I’m sure I’m not the only one who’s been giving a lot of thought to questions about sexuality since the Mennonite Church Canada Assembly last summer, where it was decided that the discussion on issues of sexual orientation would continue. Though many aren’t happy with the decision, I think it’s positive, because it means homosexuality is being taken seriously as a relatively unexplored area of ethics for Mennonites, and an area in which we need to reflect further from a specifically theological perspective. A hasty decision that anything goes or that we’ll just follow whatever the rest of society says when it comes to sexuality wouldn’t be helpful or respectful.
As I see it, our theological reflection on sexuality has to get beyond the impasse of heterosexuality versus homosexuality, because sexual ethics are more complex than that. When we think of what a good marriage involves, we speak of the importance of mutuality, commitment (or covenant), and loving intimacy, and we speak against manipulation or the view of sex as an abusive power over someone else. Aren’t these specific and concrete aspects of a marriage relationship more important than the assumption that marriages are ethical or unethical just because they’re heterosexual or homosexual, respectively? For example, a same-sex marriage based on loving respect and profound mutuality is arguably more in keeping with Jesus’ way of peace than a heterosexual marriage involving rape. I find it very hard to see how the latter is more faithful than the former.
I don’t think it’s a matter of moving beyond the Bible, though. Instead, it’s a matter of reading the Bible differently. We tend to zero in on scattered, contentious passages which speak of a form of homosexuality that was abusive and didn’t resemble present-day understandings of same-sex marriage. So we seem to be undergoing a significant shift in how we define marriage, which makes everyone a bit nervous. But, as Mennonite theologian Lydia Neufeld Harder highlights (see this book, p. 54), a similarly major shift is recorded in the Bible: the shift from polygamous marriages being acceptable, and even faithful, to monogamy being the only faithful form of marriage. So this isn’t the first time people of faith have had to wrestle with a redefinition of sexuality – though the Bible doesn’t tell us exactly how they went about it (wouldn’t that have been helpful! Maybe the minutes from the monogamy committee meeting are still around somewhere…).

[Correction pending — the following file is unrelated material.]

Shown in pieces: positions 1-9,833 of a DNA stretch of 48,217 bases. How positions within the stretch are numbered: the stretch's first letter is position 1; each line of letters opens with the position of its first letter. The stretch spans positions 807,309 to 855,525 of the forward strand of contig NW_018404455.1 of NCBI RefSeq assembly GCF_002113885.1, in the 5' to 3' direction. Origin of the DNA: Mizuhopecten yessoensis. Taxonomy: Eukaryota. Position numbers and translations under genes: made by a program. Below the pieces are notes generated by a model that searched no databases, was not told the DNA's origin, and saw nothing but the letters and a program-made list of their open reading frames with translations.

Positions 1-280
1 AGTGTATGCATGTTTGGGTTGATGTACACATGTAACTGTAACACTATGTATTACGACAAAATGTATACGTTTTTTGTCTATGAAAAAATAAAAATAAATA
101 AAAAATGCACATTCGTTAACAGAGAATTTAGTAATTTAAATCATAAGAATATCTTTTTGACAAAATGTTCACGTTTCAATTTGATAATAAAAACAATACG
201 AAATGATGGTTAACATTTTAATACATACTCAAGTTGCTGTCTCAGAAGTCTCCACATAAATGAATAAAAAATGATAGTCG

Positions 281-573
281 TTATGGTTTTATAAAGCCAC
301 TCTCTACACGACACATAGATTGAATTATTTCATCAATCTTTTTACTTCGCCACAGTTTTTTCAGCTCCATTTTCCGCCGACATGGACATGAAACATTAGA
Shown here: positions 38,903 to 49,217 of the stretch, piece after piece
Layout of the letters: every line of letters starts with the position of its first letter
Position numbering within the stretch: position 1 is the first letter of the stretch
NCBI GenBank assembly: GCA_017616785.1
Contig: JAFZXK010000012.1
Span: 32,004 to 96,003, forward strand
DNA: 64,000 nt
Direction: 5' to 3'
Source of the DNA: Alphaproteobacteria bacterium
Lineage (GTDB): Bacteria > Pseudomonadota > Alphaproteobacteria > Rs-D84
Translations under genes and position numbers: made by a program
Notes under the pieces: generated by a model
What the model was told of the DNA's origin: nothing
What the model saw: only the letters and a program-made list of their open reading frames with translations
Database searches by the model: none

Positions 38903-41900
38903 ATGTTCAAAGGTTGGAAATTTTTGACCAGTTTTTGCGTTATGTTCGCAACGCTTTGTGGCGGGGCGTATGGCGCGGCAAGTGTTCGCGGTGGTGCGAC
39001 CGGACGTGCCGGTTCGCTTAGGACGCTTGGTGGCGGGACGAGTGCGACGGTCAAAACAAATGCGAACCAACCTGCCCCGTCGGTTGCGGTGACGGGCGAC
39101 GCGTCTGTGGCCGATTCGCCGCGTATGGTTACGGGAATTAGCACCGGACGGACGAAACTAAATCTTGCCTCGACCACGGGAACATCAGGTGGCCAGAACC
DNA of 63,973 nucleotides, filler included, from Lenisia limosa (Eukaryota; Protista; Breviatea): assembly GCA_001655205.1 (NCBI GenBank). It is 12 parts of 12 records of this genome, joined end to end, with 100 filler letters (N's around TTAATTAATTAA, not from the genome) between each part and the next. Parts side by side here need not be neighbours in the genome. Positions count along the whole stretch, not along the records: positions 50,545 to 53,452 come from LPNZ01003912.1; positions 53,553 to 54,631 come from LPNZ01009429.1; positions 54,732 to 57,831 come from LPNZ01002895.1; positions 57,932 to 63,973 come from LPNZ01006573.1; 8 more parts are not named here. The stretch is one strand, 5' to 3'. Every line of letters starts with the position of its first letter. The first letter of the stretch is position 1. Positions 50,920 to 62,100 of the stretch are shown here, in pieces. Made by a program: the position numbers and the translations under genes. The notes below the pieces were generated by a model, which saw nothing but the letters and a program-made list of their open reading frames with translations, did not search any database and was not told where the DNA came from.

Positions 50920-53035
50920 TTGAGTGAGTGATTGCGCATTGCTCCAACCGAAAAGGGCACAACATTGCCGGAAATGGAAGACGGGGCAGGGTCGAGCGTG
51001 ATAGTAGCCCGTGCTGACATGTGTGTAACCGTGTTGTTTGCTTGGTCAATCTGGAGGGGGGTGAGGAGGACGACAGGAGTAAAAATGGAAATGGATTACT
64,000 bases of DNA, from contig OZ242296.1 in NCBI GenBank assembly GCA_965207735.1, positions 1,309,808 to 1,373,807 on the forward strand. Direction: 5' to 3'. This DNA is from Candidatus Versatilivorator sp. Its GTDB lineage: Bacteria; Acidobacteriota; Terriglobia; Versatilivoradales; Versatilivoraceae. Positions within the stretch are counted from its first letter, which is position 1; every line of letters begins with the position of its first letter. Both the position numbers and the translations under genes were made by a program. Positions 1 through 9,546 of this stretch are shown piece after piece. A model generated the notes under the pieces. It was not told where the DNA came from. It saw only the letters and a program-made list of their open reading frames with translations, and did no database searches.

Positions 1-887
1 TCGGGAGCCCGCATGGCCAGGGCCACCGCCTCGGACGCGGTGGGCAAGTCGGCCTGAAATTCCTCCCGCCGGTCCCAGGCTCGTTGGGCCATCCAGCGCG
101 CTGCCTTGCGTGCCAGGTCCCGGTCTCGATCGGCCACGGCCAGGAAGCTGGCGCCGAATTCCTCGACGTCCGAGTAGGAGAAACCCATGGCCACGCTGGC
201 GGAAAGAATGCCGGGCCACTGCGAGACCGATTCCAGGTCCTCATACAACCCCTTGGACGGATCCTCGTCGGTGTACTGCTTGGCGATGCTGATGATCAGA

When we’re faced with other ethical questions, we don’t turn first to a set of Old Testament laws condemning certain foods and condoning capital punishment by stoning. Instead, we turn to Jesus’ example and interpretation of the law – and he highlights the Jubilee laws in Leviticus 25 (all about redistributing wealth and land), as well as the call to love God and neighbour, or even the stranger (Lev. 19:34). Scholar Johanna W.H. van Wijk-Bos finds this latter image meaningful for thinking about the church in relation to gay and lesbian people (see this book, p. 72-73). If Christ calls us to welcome strangers, as he himself welcomed and accepted people who were considered outsiders in his society, then it’s to be expected that we are to welcome other people without fully understanding them or agreeing with them – as strangers, as “other.” It’s key to notice that among the outcasts whom Jesus welcomed are those whose behaviour was considered sexually questionable – prostitutes and the woman caught in adultery are just two examples. Equally important, though, is that Jesus seems to have recognized these people as capable of repenting of their wrongdoing and being held accountable to the ways of the kingdom of God – for instance, he tells the woman caught in adultery that she is forgiven, but adds: “from now on do not sin again” (John 8:11). As I see it, this points out that Jesus wasn’t “unconditionally” accepting when it came to sexuality – loving faithfulness and marital commitment were important for him (see Matt. 5:27-31). This is why I think it’s important and respectful to encourage every couple in our churches to be accountable to these standards, whether heterosexual or homosexual. Is that something we can agree on, at least as a starting place? Ironically, if church communities bless the commitment of marriage for all of the couples in their midst, this shows that what we do sexually matters, and is part of living out our faith together. Saying that anything goes, as our society does, leaves people on their own, with no guidance, when it comes to sexuality, and sends the message that it really doesn’t matter how we treat each other as sexual beings. Are we really going to fall for that, and empty sex of all meaning?
But while marriages such as the lovely picture above (found here) may be a part of the life of faith for some, it’s by no means the only – or even the central – component of our faith. Jesus, after all, never married. Living in community, welcoming strangers, making peace, admitting where we’ve gone wrong and truly forgiving one anther – these are all central aspects of following the way of Jesus Christ. Before making rash pronouncements condemning those who don’t share our view – something both sides of the sexuality debate have done – I hope we’ll keep these central aspects of our faith in mind. Thinking further about this isn’t going to be easy or quick. It’s much easier to just split up our denomination, to simply turn the stranger away (as many have), or leave the church (as many have). But what if we decided, together, to have the courage, imagination, and grit to keep on going, to work this thing out, and not back away from it? God works, after all, in mysterious ways, like in that discomforting call to love strangers, and even, when it comes right down to it, our enemies.